I was going to buy Wayfarers by Hamsun, but I didn't because there was an Updike introduction.

Fran said...

"I'm cool if people don't want to sell out by attaching themselves to a larger structure. But face it: it's an elitist stance."

--Huh?!? Since when is not attaching yourself to a "larger structure" automatically elitist? People may not want to be big-businessized or corporatized or part of a corporate machine for many reasons, one of them being the way big business too often operates, which is too often discriminatory, polluting, exclusionary, wasteful--too often too many negative things.

I've debated this kind of thing with myself many times when there isn't any real "debate" because no one's offered me anything. But I wouldn't wanna be published by a publisher I despised, a publisher who regularly published works I couldn't stand and had questionable businesses practices, even for a six-figure advance. I wouldn't even query an agent who represented other writers I couldn't stand, not because I think I'm better than those writers, but because I don't like the stuff they say so don't want to be associated with them in any way--and I'd feel dishonest if I had to hold in my dislike. The less I get in life, the more selective I become.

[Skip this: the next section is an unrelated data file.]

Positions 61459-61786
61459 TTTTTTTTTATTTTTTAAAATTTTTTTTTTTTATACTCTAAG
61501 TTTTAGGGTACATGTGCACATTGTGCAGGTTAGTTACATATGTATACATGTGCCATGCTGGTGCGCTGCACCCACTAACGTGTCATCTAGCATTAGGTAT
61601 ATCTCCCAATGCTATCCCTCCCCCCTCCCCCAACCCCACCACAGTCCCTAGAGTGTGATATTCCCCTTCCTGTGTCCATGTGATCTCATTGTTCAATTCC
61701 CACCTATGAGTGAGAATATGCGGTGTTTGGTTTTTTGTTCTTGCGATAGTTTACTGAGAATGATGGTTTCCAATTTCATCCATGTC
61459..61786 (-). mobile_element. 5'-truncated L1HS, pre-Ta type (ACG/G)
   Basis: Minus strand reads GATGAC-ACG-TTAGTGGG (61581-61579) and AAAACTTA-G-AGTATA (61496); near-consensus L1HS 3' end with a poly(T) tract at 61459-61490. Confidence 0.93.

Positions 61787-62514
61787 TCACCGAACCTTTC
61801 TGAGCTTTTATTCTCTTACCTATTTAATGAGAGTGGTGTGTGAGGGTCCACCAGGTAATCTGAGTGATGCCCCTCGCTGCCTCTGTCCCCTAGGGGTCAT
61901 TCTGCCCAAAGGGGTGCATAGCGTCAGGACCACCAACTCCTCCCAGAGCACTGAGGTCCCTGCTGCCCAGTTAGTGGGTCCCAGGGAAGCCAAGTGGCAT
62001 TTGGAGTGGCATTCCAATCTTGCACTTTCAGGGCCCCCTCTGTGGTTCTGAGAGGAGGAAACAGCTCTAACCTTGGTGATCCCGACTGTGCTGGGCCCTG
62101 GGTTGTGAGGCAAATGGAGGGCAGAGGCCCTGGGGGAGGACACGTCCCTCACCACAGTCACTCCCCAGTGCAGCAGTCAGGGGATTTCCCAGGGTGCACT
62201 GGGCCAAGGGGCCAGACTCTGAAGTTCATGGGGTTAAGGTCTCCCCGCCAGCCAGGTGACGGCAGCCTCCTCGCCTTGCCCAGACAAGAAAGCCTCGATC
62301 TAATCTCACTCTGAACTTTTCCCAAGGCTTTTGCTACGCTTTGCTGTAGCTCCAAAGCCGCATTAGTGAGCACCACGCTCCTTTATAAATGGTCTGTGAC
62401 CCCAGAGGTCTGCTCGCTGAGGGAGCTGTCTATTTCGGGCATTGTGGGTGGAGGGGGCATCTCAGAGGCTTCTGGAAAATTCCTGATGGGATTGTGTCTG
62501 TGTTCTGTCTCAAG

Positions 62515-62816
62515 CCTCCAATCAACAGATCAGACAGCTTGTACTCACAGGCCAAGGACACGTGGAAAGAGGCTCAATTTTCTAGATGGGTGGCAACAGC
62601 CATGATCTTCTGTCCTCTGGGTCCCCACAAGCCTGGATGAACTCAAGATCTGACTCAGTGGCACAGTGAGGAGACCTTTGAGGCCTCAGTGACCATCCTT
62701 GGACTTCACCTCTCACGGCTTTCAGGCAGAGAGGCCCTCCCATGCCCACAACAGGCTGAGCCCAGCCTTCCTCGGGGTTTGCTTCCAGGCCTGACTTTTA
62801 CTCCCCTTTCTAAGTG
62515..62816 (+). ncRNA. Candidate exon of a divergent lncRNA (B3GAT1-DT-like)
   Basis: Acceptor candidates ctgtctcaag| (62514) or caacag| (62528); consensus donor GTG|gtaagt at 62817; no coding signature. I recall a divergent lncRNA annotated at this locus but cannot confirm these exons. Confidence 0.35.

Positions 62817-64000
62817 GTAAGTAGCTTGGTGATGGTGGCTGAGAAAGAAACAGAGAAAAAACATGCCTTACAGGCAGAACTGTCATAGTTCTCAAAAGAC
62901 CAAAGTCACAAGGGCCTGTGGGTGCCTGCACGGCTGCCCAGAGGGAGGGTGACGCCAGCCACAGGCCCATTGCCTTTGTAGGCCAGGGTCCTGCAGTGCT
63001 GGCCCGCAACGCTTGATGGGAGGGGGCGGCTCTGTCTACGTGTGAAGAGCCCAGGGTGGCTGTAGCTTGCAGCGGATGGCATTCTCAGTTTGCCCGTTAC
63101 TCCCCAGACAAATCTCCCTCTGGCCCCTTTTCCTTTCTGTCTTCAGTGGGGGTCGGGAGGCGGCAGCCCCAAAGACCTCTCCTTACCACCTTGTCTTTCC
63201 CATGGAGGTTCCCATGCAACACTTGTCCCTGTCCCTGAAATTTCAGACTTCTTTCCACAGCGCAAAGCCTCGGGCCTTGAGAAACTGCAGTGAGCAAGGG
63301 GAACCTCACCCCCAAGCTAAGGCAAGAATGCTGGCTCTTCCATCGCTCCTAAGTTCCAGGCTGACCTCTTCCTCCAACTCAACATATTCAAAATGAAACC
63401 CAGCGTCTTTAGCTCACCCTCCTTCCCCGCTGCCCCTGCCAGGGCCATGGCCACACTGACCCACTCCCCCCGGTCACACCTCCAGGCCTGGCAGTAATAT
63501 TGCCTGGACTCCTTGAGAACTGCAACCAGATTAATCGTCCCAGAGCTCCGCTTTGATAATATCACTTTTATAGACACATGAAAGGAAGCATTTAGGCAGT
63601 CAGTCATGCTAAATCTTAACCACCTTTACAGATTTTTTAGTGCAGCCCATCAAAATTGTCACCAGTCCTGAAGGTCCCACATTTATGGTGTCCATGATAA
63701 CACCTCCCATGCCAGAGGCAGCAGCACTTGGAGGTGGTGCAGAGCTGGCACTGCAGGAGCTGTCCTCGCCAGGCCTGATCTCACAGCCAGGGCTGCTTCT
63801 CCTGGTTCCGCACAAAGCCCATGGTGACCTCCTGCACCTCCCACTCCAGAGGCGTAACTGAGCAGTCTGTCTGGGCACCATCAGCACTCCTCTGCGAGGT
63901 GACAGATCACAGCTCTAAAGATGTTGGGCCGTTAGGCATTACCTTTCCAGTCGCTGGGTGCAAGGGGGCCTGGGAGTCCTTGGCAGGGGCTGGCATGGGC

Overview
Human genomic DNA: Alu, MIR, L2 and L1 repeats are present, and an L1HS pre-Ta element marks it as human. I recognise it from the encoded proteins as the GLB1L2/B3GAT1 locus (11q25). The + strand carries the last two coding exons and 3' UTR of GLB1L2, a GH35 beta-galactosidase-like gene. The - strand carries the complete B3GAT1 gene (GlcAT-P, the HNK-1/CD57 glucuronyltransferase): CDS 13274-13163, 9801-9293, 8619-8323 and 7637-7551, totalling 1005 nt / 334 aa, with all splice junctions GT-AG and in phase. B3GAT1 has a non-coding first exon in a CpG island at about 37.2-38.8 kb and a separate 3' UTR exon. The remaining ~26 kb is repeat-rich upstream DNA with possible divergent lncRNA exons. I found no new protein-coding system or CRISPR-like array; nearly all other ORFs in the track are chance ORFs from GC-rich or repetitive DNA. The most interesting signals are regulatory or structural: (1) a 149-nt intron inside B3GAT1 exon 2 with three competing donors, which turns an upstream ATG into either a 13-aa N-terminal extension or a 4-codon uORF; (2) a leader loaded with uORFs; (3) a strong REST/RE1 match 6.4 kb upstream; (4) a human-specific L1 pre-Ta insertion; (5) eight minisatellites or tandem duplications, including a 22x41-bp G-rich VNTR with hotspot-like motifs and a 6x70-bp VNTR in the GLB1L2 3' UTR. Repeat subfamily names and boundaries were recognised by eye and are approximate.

"I think Kathy Acker should be sold at Wal-Mart so that kids living in places where there's no other damn stores could read Kathy Acker."